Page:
Upper School scientists and chocolate fans had a hands-on lesson in the art of tempering chocolate when Sarah (Levy) Imberman ’99 and her Chief Operating Officer Alexa Sindelar visited Science teacher Gigi Mathews’ Chemistry of Cooking class to share their expertise.
In the days leading up to this visit, Mathews had been studying the chemistry of chocolate in class with her charges. She introduced the fats associated with chocolate, noting that triacyglycerol (a backbone glycerol bound to three fatty acids or acyl chains) is a major component of chocolate. She pointed out that the melting point of chocolate is linked to the triglycerides that compose it, and the more contact carbon chains of triglycerides have within a sample of chocolate, the higher its melting point.
Mathews encourages students to think of cocoa butter molecules as a long stick—like a Lincoln Log. Just like these toys, there are many ways for these molecules to come together, and some configurations are more stable and stronger than others. Just as stacking and interlocking each Lincoln Log with the ones below it produces a more stable structure, bringing chocolate to the proper working temperature while making sure the crystalline structure within the cocoa butter is still stable results in a more stable or “tempered” chocolate.
Tempered chocolate exhibits a shiny, glossy surface; has a creamy mouthfeel; breaks with a satisfying snap; melts less easily on your fingers; and sets up beautifully for dipped and chocolate-covered treats. Visiting chefs Imberman and Sindelar know tempered chocolate very well, as it is one of the primary ingredients in many candies offered on their website
. When Mathews invited Imberman to demonstrate the process of tempering chocolate for students in her Chemistry of Cooking class, the business partners were happy to help.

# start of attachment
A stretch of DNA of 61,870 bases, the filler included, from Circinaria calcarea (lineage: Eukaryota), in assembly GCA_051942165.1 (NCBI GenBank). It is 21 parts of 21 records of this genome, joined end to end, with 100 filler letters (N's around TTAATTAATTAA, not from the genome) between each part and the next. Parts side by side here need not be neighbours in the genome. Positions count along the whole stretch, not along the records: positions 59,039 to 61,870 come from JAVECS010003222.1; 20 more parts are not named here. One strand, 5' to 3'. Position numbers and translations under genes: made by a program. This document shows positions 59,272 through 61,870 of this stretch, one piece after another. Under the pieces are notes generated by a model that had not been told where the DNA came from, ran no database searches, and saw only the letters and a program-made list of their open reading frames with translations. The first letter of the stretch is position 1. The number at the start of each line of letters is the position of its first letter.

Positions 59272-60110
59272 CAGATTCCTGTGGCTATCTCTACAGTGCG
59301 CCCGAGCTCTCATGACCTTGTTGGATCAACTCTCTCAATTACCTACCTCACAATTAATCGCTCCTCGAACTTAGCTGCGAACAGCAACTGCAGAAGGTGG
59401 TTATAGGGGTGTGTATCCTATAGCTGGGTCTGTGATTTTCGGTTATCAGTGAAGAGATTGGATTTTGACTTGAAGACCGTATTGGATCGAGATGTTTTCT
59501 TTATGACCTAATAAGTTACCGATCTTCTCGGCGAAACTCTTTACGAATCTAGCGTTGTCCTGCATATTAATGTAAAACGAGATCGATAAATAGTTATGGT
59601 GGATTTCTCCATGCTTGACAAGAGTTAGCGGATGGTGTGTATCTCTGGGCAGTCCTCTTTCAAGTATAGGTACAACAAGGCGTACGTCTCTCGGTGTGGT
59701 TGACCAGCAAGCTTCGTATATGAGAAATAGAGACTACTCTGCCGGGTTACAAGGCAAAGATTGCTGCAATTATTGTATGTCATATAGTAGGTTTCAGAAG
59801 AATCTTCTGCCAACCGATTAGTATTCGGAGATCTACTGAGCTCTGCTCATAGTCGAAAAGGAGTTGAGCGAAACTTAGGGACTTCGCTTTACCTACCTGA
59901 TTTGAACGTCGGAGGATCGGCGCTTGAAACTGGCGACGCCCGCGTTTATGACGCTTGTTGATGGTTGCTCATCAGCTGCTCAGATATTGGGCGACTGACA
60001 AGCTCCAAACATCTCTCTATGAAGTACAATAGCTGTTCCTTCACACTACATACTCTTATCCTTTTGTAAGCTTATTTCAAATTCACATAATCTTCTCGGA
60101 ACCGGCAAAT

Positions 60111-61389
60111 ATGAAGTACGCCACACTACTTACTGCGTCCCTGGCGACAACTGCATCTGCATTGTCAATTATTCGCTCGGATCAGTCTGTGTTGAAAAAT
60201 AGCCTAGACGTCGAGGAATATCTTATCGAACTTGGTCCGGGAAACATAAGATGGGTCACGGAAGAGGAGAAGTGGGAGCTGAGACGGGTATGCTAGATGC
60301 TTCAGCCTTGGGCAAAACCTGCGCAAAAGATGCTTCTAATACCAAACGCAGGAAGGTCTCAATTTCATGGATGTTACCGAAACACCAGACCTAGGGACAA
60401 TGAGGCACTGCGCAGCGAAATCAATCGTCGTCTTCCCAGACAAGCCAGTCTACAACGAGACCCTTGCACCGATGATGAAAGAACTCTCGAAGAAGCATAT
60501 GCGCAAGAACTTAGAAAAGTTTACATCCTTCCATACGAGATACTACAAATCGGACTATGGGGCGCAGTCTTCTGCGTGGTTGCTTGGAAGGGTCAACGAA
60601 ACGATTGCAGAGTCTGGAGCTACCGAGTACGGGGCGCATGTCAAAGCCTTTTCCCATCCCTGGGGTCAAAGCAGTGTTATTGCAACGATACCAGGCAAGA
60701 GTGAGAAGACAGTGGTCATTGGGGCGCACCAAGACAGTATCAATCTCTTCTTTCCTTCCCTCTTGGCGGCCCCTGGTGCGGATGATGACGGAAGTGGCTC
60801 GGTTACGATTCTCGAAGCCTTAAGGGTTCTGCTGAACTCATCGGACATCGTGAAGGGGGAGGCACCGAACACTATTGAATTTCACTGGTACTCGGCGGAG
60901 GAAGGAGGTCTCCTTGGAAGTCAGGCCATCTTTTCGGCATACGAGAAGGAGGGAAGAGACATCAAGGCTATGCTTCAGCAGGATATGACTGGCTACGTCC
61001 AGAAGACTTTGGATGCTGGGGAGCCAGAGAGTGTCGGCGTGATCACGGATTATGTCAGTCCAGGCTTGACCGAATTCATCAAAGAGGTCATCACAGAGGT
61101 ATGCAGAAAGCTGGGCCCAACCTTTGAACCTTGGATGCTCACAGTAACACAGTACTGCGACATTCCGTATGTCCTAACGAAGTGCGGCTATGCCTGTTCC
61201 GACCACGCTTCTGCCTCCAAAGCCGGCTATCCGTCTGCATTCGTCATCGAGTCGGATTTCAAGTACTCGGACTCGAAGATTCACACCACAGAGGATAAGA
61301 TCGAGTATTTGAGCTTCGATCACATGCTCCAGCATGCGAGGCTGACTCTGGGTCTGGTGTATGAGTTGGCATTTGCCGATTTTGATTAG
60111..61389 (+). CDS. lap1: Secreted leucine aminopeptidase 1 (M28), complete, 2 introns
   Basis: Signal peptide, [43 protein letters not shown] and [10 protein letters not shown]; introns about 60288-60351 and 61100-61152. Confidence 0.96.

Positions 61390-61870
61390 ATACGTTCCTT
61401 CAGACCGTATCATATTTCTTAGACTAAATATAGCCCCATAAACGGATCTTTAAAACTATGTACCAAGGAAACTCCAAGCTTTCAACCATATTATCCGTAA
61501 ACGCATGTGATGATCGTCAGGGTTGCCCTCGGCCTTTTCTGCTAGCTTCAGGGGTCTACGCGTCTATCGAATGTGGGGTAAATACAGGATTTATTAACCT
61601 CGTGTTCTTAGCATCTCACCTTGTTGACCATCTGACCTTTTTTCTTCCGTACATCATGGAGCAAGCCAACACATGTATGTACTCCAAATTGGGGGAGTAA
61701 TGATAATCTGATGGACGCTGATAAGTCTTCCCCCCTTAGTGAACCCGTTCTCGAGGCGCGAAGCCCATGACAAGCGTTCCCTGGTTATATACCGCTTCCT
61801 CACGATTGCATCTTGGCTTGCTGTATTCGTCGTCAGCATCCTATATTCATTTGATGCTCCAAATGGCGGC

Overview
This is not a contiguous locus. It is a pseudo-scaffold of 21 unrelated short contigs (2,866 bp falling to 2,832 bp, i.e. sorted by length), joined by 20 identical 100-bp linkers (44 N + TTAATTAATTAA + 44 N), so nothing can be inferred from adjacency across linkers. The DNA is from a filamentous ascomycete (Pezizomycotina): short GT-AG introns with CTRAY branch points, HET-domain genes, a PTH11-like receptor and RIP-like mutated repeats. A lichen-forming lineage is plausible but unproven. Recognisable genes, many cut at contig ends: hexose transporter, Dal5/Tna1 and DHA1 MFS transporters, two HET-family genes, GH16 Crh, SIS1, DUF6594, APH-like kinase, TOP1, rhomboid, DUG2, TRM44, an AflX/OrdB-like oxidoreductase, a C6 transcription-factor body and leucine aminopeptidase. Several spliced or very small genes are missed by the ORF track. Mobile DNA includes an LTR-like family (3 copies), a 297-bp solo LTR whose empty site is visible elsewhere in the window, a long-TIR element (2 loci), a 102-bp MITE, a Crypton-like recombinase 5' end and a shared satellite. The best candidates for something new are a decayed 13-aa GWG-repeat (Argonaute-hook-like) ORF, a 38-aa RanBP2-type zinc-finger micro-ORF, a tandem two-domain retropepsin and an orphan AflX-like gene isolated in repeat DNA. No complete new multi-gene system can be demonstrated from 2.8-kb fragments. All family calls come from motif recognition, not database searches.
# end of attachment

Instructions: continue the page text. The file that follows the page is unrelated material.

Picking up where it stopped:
On the day of the in-class demo, Imberman demonstrated the multi-step tempering process that each student group would replicate as part of that day’s lab, while Sindelar helped set up each student’s station. This process entailed first melting a specific amount of high-quality cacao pistoles to 122–131 degrees Fahrenheit, transferring a portion of this mixture to a holding vessel, adding more cacao pistoles to the melted chocolate, stirring them until they fully dissolved and the mixtures reached 82–84 degrees Fahrenheit, reintegrating the reserved portion of melted chocolate into the primary bowl until the mixture reached 88–90 degrees Fahrenheit and adding 1% of the total chocolate weight of Mycryo™ Cocoa Butter. Imberman pointed out that the Mycryo was the secret ingredient, which started a chain reaction resulting in perfect molecular crystallization, also known as tempered chocolate.
As students worked in groups to follow the instructions for tempering their own chocolate, Imberman and Sindelar went from station to station, offering advice and assistance. Digital thermometers, hair dryers, hot plates and heat pads were on hand to ensure students could reach the correct temperatures at each step of the process, and they took turns stirring and taking measurements of their mixtures.
With their tempered chocolate ready, students then used spatulas and Imberman’s time-tested “dunk, pump and slide” technique to coat marshmallows, graham crackers and strawberries.
The smells were decadent, the smiles delightful and all the tempered chocolate was poured onto parchment paper-lined baking sheets to enjoy and reuse after this experience.
Parker thanks Sarah (Levy) Imberman and Alexa Sindelar for sharing their time and talents with these students. More about their work is available here